Doctors are splitting their time pretty evenly between face-to-face visits with patients and time on the computer, a new study found.
The study of 471 primary care physicians, published in Health Affairs, found physicians spent an average of 3.08 hours on office visits and 3.17 hours on what was called desktop medicine, such as typing progress notes in an electronic health record, each day.
Other desktop medicine activities included communicating with patients via a secure patient portal, logging telephone encounters, exchanging secure messages with patients and refilling prescriptions. Doctors also spent time on the computer ordering tests, sending staff messages and reviewing test results.
The study used data captured by the access time stamp function on the EHR in over 31 million transactions from 2011 to 2014. The doctors collectively worked on 765,129 patients’ records. Over time, doctors spent less time in face-to-face visits and more time on the computer, the study found.
Given the shift in how doctors spend their time, staffing and scheduling in the physician’s office, as well as provider payment models for primary care practice, should account for these desktop medicine activities, the study authors said.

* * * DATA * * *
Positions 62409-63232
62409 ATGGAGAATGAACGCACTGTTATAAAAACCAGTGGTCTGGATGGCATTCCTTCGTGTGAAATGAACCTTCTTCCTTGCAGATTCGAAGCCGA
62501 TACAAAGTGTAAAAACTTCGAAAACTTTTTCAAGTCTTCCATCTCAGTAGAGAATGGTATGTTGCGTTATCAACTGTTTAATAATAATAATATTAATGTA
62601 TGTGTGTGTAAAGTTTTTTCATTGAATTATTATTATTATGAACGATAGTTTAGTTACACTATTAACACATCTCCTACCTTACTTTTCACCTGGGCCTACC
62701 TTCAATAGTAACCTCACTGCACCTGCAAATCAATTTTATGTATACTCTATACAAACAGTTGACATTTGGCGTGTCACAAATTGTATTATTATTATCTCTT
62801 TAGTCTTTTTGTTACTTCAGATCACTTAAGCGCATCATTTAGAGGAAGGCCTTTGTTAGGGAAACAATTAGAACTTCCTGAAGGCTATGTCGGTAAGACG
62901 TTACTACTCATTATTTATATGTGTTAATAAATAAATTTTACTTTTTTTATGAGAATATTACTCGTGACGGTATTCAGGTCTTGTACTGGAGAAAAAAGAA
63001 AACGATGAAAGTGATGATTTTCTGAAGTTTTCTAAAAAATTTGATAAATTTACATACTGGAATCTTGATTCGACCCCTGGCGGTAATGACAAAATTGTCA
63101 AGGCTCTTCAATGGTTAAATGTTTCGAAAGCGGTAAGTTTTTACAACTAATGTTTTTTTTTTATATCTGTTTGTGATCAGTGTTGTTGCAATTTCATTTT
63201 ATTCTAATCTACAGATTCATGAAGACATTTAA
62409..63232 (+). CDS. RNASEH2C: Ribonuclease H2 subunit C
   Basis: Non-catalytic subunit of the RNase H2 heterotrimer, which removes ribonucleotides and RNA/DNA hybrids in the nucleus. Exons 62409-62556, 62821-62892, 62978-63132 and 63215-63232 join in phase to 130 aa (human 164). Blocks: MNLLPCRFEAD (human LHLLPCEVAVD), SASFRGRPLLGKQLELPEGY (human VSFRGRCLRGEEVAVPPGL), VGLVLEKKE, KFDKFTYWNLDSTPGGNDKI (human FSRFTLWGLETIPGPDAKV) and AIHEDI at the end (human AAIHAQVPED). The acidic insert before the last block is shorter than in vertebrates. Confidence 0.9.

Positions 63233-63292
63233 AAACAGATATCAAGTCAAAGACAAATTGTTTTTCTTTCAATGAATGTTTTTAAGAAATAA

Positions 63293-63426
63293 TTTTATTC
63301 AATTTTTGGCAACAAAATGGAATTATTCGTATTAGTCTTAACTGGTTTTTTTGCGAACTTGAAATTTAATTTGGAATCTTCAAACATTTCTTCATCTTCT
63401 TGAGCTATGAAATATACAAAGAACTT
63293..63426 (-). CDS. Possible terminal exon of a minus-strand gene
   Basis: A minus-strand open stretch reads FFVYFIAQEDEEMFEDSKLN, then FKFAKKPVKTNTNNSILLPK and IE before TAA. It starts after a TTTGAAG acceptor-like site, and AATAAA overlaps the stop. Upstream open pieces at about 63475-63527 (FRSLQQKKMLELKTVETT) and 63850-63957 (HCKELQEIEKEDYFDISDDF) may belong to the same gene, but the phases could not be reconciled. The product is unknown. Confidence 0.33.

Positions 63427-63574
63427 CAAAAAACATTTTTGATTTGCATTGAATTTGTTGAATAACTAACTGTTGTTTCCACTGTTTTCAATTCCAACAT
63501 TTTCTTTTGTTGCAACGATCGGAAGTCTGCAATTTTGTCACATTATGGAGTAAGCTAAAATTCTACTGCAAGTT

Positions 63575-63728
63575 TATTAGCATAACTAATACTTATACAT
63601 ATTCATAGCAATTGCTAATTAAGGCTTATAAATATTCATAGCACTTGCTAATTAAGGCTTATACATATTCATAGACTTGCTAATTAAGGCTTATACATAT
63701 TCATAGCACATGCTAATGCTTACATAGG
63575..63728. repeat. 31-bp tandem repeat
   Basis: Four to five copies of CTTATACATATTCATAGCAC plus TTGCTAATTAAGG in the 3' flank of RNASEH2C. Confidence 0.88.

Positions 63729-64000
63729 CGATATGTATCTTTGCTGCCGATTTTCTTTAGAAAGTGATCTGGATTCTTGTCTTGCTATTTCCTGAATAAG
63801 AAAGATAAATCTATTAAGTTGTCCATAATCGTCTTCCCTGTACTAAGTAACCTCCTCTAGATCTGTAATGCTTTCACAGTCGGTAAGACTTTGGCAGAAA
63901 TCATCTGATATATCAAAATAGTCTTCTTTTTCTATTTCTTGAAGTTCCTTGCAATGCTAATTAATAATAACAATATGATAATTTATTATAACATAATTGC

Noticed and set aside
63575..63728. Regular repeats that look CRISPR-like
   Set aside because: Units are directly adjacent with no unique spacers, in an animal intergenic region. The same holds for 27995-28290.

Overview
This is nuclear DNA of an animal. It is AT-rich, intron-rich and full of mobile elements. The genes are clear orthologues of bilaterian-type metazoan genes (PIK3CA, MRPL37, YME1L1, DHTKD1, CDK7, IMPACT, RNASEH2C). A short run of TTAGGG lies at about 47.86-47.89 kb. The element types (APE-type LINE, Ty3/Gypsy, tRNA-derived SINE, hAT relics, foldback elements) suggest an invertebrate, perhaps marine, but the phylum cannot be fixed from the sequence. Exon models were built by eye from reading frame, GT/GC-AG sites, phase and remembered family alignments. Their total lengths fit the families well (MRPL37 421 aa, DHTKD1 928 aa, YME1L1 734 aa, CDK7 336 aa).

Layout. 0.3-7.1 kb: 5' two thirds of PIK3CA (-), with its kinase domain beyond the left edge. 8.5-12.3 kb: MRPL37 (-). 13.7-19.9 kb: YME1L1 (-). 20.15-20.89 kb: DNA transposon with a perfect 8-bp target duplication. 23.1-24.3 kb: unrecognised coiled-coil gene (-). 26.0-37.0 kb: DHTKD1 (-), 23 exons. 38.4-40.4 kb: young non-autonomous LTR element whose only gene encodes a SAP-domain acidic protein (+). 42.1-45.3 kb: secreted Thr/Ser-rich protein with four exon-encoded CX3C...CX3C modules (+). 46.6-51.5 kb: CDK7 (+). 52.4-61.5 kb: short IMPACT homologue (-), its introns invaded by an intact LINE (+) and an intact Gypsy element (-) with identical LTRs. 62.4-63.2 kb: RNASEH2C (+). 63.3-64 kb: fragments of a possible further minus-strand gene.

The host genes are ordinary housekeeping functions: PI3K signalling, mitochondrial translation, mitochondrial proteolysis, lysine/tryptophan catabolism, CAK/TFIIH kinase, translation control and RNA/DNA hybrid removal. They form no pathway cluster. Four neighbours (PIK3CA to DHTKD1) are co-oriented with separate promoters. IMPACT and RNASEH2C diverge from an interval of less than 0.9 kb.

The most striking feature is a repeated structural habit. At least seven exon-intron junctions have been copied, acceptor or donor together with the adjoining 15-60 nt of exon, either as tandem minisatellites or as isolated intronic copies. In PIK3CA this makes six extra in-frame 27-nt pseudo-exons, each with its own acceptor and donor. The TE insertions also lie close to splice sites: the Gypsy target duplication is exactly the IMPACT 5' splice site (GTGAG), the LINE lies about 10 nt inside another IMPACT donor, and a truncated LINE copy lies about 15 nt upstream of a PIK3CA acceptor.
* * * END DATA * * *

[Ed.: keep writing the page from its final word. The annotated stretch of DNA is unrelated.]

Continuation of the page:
In fact, new hybrid payment models launched by the Centers for Medicare & Medicaid Services, such as the Comprehensive Primary Care Plus model, allow practices to have flexibility to deliver care, which is not tied exclusively to the office visit, the authors said. “This is an explicit move away from payment for visits only, and an acknowledgment that critical aspects of patient care that happen outside the visit require appropriate compensation,” they wrote.
The latest study falls in line with previous research that indicates doctors are spending more time on computers. A study released earlier this year found doctors at a Swiss hospital spend up to three times as much time with computers as they do with patients. A study released last fall found that for every hour physicians spend in exam room visits with patients, they spend nearly two hours on EHR and desk work during office hours.